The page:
Dr Nicolette Scourse is an academic, educator, author and illustrator with a passion for whales, dolphins and the ocean. In her guest blog she tells the story of Rastus, an extraordinary dog with a love of dolphins.
Over to Nicolette...
I was looking down from the jetty into limpid clean shallows of blue. Suddenly I became aware of the dog. He too was sitting on the jetty with an air of expectancy, basking in adulation from waiting passengers. Excitement and tail wagging increased as the boat drew alongside. We went aboard. The dog perused us, lay down, and waited for the scudding through water, a breeze through the hair, the whiff of waves and open sea.
Then he transformed: riveted on the sea ahead he now ignored us all. Meanwhile the skipper gave us a very particular briefing beyond the usual safety procedures: ‘Stand with your legs apart and knees slightly bent to brace yourself, so Rastus can rush from one end of the boat to the other…’ Meanwhile Rastus, the dog, scrabbled as high up the prow as he could. He lay low, belly tight to solid deck with paws extended – spread and tense. He craned his neck as far forward as he dared to hang his head down over the edge getting that little bit more view of the water below.
As sea blue darkened, albatrosses wheeled overhead and Rastus scanned the sea ahead and around the boat. His ears were pricked and tail tense. We saw nothing but blue, but the twitch which had started at the tip of his tail crept up to its base and became a significant force of wild, wagging energy. He barked frantically and suddenly galloped up the port side of the boat barking. He reared up to support himself on the gunwale and poked his head out below the handrail, barking continually.
And there they were – beautiful, sliding and arching through the surface – 15 greyish, velvet-skinned common dolphins. Breaking clean out of the water, porpoising, leaving jet streams of spray, they skirted fast around the boat. Rastus tracked them from side to side, bounding through legs and people as if they did not exist. It was difficult to choose between the fascination of this extraordinary dog, or to see speeding dolphins leaving tracks of breathing gasps as they made rapid passes under the boat. Dog and dolphins darted like lightning in three dimensions. I was longing to see both simultaneously - a drone might have captured who was chasing who. In his human’s words: ‘The dolphins seem to play with Ras and respond by splashing water towards him with their tails.’
Later in the day, eight bottlenose dolphins glided up to the boat, much more leisurely than the common dolphins. Their backs arced through the water elegantly and slowly. Rastus barked throughout their sojourn with us, crouching low, hanging over the bow. He inched his feet and hindquarters closer and closer to the edge so that finally his entire upper body was hanging over the bow. His human told me that he behaved differently with different species and with different pods of dolphins: he knows one from another. His extreme excitement in the morning had been because he had not seen this particular pod of common dolphins recently.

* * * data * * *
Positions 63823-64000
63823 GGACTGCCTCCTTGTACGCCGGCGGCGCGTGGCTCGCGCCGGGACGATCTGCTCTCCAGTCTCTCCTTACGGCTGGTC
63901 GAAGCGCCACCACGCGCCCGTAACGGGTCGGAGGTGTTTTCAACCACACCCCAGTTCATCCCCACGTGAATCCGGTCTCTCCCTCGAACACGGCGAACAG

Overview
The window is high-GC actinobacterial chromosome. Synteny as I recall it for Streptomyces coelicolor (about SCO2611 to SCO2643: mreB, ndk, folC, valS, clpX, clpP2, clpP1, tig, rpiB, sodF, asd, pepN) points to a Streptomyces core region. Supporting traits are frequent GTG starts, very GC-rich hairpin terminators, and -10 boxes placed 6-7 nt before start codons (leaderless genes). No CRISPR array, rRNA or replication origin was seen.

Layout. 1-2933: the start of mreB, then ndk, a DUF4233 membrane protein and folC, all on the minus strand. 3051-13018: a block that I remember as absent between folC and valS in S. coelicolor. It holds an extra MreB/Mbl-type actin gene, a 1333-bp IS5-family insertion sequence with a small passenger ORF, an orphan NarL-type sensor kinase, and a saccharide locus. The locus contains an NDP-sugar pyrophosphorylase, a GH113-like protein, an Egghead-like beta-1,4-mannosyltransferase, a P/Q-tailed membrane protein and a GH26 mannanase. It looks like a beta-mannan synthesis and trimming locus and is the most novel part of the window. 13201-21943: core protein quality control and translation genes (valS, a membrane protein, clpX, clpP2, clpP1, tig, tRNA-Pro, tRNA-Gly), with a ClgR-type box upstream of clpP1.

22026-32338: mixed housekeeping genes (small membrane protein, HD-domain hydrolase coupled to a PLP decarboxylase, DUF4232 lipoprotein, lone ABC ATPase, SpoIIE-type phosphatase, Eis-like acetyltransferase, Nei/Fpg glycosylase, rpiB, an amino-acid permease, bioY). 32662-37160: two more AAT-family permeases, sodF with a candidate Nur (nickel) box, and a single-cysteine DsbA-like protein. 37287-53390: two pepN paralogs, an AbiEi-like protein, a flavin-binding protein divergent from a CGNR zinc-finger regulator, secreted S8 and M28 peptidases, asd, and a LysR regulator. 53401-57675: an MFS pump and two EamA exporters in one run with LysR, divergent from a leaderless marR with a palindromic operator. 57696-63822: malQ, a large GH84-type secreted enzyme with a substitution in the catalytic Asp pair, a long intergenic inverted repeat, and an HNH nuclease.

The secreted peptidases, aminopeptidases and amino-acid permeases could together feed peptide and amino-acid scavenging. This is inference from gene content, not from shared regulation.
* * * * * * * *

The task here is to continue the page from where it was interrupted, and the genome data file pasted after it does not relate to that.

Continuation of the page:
Dogs and dolphins hear high frequency sound, which we do not. Dolphins make high frequency sounds for social communication, sharing and coordinating knowledge and activities. Each individual has their own personal ‘name’ – a signature whistle. They know each other’s whistles and call each other by copying their whistles.
I wondered, were the common dolphins communicating between themselves with Rastus eavesdropping, recognising their individual name calls? Or were they treating him as one of their pod and projecting sounds, perhaps even their own ‘name’ whistles, at him? Or had they given him a name between themselves? Could he recognise their ‘dialect’ versus that of the local bottlenose dolphins? Both species would have located our boat by very high frequency echolocation.
His human gave me some background: ‘Ras started working with ...[us on the boat]… from the age of six weeks. At first he could not see over the side of the boat but would show great excitement when dolphins were around. At around six months of age he saw his first dolphin and has been obsessed ever since and can find dolphins even when nobody else has seen them... from many years  of observing him in action we think that he is hearing the dolphins speaking to each other while underwater. Ras can even be asleep in the sun and all of a sudden he will jump to his feet, run around the boat and start to bark in the direction of where the dolphins actually are in the water.’
Ultrasonic calls of these dolphins had been inaudible to us, probably loud to Rastus, high-pitched sounds being significant in canine lives. A question remained... his dolphin ‘obsession’... did Rastus have an unusually acute and well-developed sense of hearing? In human terms, was his sensitivity akin to that of a piano-tuner or a musician?
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